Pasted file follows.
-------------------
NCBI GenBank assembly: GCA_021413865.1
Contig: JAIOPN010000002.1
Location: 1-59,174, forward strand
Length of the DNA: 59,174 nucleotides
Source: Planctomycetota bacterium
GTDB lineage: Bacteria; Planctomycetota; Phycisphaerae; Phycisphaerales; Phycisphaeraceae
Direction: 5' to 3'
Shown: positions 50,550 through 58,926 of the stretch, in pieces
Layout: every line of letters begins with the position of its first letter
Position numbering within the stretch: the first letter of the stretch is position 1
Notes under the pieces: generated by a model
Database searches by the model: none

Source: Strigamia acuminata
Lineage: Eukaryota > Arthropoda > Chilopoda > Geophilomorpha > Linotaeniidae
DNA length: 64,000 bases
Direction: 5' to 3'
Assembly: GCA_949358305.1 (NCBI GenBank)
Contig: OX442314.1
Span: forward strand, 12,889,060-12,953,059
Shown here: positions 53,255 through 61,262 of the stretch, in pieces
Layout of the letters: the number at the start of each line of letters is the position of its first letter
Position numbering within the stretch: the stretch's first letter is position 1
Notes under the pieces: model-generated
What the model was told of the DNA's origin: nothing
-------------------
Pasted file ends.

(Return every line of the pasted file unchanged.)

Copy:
NCBI GenBank assembly: GCA_021413865.1
Contig: JAIOPN010000002.1
Location: 1-59,174, forward strand
Length of the DNA: 59,174 nucleotides
Source: Planctomycetota bacterium
GTDB lineage: Bacteria; Planctomycetota; Phycisphaerae; Phycisphaerales; Phycisphaeraceae
Direction: 5' to 3'
Shown: positions 50,550 through 58,926 of the stretch, in pieces
Layout: every line of letters begins with the position of its first letter
Position numbering within the stretch: the first letter of the stretch is position 1
Notes under the pieces: generated by a model
Database searches by the model: none

Source: Strigamia acuminata
Lineage: Eukaryota > Arthropoda > Chilopoda > Geophilomorpha > Linotaeniidae
DNA length: 64,000 bases
Direction: 5' to 3'
Assembly: GCA_949358305.1 (NCBI GenBank)
Contig: OX442314.1
Span: forward strand, 12,889,060-12,953,059
Shown here: positions 53,255 through 61,262 of the stretch, in pieces
Layout of the letters: the number at the start of each line of letters is the position of its first letter
Position numbering within the stretch: the stretch's first letter is position 1
Notes under the pieces: model-generated
What the model was told of the DNA's origin: nothing